The organizers will not tolerate harassment of hackathon participants in any form. Explicit sexual language and imagery are not appropriate for any hackathon setting, materials or context. This includes the physical venue, online channels or any linked environments where verbal, visual or audio tools would be used or where physical and emotional expressions may be made. Hackathon participants violating these rules may be expelled from the event at the discretion of the organizers and if necessary report to the appropriate authority.

Harassment includes, but is not limited to:

Verbal comments reinforce social structures of domination related to gender, gender identity, expression, sexual orientation, disability, physical appearance, stature, race, age or religion. Any of the following behaviours that are done in the real world, through proxies or online:

    • Explicit, sexual or culturally insensitive images in public spaces
    • Deliberate intimidation, stalking or following
    • Sustained disruption of talks or other events.
    • Unwelcome sexual attention
    • Inappropriate physical contact.
    • Harassing photography or recording.
    • Advocating for, or encouraging, any of the above behaviours.

Gender Approach                    

There have been many efforts during the past few years to raise awareness of gender gaps and equality in the ICT industry in Sierra Leone. For this hackathon, we will recruit directly from our community to ensure we have a gender-balanced competition. With this project, we will make all communication (emails, websites, social media and other electronic and hard copy promotional materials) gender-friendly. We will avoid words that might be insensitive or intimidating to women, and instead, we will emphasise cross-collaboration and knowledge-sharing to reach women who historically have been underrepresented at competition events. We set out to create a tech event that would be equally attractive to men and women. Being explicit about attracting female talent is expected to boost the number of relevant applicants. In all of our promotional materials and public engagement, we will clearly state that female candidate are encouraged to apply.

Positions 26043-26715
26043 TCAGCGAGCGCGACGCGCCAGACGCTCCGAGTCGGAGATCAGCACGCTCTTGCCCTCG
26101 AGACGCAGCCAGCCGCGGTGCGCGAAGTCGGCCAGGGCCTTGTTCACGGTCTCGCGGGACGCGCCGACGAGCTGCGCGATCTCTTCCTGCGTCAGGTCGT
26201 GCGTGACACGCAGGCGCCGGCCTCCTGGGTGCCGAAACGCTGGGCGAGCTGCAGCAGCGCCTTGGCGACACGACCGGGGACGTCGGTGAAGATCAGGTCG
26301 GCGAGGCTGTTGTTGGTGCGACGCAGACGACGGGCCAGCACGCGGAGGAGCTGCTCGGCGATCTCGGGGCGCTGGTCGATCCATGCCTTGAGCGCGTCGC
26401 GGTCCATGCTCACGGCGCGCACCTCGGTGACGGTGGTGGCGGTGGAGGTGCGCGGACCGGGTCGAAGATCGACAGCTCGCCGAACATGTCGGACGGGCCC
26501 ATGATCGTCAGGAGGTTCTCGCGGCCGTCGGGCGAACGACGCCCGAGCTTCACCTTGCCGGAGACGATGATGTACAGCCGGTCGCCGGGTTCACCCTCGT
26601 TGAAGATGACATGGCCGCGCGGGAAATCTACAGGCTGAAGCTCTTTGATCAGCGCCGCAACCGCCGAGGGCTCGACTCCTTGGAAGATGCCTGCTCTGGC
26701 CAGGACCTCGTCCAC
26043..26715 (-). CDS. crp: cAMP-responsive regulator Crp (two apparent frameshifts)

We are cognizant of potential biases during the selection phase, where male participants may be emboldened to project more confident and outspoken displays than female participants. Selection panels will balance scoring on final presentations with other parts of the group prototype such as the strength of the idea to resolve problems. Of course, selection panels themselves will be balanced in representation. We will ensure that female mentors provide input to teams and we will seek to increase the visibility of these women that will participate through tailored leadership, personal development and mentorship regardless of cultural context or gender.

Creating more gender balance in this type of project requires a concerted effort by all stakeholders. But as key implementers, we will have to catalyse a change in mindset by leading by example. This is why we prioritise more gender-balanced representation from participating institutions and engage women-focused networks. Overall we will strive for a 50% female participation ratio rate for the project.

Moreover, throughout the events, participants will be reminded to take into account gender during the competition. We will encourage them to find solutions that incorporate mechanisms to address gender inequalities in risk communication.

Application close

The application is closed, you all receive and email or call for confirmation.